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[In which I review] New anime, Spring 2011

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#91
put it this way: when the titles finished I paused the video, watched the 1st season OP on youtube, then continued to watch the rest of the episode.
 

Jhiday

Unrepentant Froggie
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#92
Wolfwood2 said:
To be fair, there was never really 'romance' in any kind of typical sense.
Sorry, communication failure there. What I meant to say is that The World God Only Knows works best when it's nastily lampooning the clichés of the galge genre and playing up Keima's sociopathy (and fortunately we got plenty of that in this first episode of the new season). But when it asks me to take the psychological issues of its heroines seriously... sorry, no can do. You can't have your cake and eat it.



Steins;Gate #2 was a lot of fun, with Okarin's SAN taking a nasty beating over the course of the episode (not that it started very high). The introduction of three new weird characters feels a bit contrieved and random, but hopefully from now on the pacing will smooth itself a bit.




A Bridge to the Starry Skies (Hoshizora e Kakaru Hashi)

What's it about ?

Generic dating-sim adaptation.

Characters

Kazuma, our protagonist, is moving back to the countryside with his sickly little brother for the latter's health's sake. Cue every single dating-sim cliché happening to him.

The girls... There's the one he slips onto and accidentally kisses, her outraged best friend, the maid at the inn they now live in... and, for the older ladies lovers, the owner of the same inn, whose behaviour verges on sexual harassment.

Production Values

Minimal. The backgrounds are okay, but the character designs are horribly generic and same-y.

Overall Impression

Zzzzzzzzzzz... Excuse me, I nearly fell asleep there.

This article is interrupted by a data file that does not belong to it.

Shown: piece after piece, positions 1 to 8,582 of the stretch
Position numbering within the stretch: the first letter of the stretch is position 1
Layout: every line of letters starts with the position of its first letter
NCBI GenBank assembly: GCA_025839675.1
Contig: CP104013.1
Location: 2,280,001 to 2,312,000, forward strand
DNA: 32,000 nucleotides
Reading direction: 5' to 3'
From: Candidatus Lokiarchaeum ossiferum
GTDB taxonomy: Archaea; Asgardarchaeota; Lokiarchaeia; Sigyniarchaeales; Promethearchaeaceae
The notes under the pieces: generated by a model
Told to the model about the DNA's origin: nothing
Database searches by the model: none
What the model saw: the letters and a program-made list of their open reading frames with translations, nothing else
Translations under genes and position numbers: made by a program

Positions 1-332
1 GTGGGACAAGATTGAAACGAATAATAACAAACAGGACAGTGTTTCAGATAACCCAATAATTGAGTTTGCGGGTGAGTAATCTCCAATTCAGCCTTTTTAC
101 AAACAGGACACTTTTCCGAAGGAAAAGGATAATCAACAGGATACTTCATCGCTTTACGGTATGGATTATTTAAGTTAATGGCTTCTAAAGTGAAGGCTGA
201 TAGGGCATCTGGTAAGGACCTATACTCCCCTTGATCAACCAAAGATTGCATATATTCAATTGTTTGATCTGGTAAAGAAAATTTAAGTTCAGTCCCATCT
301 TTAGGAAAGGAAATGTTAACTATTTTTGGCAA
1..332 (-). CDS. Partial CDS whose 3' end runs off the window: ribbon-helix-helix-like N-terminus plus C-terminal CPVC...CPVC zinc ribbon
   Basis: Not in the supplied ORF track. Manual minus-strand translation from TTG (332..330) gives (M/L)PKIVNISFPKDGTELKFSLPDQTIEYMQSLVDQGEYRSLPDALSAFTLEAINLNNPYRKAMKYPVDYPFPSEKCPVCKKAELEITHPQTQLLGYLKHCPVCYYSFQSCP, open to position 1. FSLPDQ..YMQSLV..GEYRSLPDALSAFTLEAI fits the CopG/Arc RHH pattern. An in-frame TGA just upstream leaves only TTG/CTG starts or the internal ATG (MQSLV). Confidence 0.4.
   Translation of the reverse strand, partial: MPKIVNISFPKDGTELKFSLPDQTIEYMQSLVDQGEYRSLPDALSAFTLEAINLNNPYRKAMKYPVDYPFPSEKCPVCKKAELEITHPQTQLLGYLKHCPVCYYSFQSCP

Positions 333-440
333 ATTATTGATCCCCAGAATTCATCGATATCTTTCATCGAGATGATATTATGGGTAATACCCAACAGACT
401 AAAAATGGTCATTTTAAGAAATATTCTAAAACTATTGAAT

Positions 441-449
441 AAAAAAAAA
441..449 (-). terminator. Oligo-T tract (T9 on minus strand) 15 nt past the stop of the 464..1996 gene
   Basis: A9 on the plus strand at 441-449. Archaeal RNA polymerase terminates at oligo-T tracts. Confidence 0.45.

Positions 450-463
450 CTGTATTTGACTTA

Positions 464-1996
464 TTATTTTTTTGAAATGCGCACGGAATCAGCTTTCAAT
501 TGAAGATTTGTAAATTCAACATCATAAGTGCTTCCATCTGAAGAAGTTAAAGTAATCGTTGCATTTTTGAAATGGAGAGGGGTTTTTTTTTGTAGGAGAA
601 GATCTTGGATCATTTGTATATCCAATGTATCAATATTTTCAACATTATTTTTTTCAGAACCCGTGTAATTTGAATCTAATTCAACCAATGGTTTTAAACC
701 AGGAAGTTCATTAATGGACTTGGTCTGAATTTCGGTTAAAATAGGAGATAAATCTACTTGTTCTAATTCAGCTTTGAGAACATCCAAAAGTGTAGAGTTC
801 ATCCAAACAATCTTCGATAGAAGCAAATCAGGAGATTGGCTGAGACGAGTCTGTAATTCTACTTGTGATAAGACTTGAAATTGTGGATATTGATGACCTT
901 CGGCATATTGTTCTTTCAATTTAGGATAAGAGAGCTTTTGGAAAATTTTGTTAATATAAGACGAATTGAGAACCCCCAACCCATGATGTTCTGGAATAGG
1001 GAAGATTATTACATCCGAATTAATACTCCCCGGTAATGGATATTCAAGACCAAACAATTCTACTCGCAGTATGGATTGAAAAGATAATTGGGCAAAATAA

I'm amazed they're still making those. Fortune Arterial at least had a hook by mixing in vampires, and Yosuga no Sora had the sick-and-wrong twincest ; this, on the other hand, has no selling point whatsoever to distinguish it from the myriads of other dating-sim adaptations. It's so incredibly generic that it hurts.

What's the point, honestly ?
 

dshaffer

Pervy Catgirl Fancier
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#93
Yeah, it went downhill -fast-. Like all of a sudden they swapped the protagonist with one from a generic accidental pervert harem show, complete with violent overreactions. At least he had a few moments of competence until his magical clothing-destroying powers were revealed.
Well, after the first ep I was wondering why this was on a late night time slot. We have our answer now, dont we?

To be fair, the clothes destructions seems more of an artifact of the world rather then something only he can do. They're elite warriors, unlike the mooks. That's effectively armor. Note how his clothes got destroyed after the fall. And then we get the typical harem antics. *shrug* Didnt need it, but at least the male character isnt giving the typical male harem lead vibes. And a staff instead of a sword? Will wonders never cease.

I'm a bit more willing to give the show the benefit of the doubt after I learned a lot of the staff behind Nanoha are in this one. Admittedly, the other reason is I find the female characters utterly adorable when they wag their tails. Something about it just hits my 'daaaaaaw' button. Anyways, is it me, or do we have a LOT of Nanoha expy's going on here? The two leads resemble Caro and Erio. Leon looks like she stole Subaru's outfit, and Bardiche while she was at it. Fate's a fox girl. So on...
 

MadMac

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#94
Something about it just hits my 'daaaaaaw' button.
Truly a mystery, that one. "Something" indeed...Does Hatsune know you've been watching other dog girls? :p

Seriously though, I haven't watched so I don't have an opinion, really.
 

dshaffer

Pervy Catgirl Fancier
Validated User
#95
Better question would be 'Does Eruru know about Hatsune?' but that would just make me look like I have a problem.

...I CAN STOP ANYTIME.
 

Wolfwood2

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#96
Tiger & Bunny #2 was a lot less cynical than the first episode, which I found a bit disappointing. Still, nice world building and characterization for the two leads.
I finally watched this. I really liked it, but I think that's because I'm a sucker for when superheroes act compassionate. This episode established that Tiger is a genuinely good guy, despite his flaws, and it's okay to unreservedly root for him. I also like that Barnaby/Bunny is a smart, clear-headed thinker who in some ways deserves to be in charge of the partnership.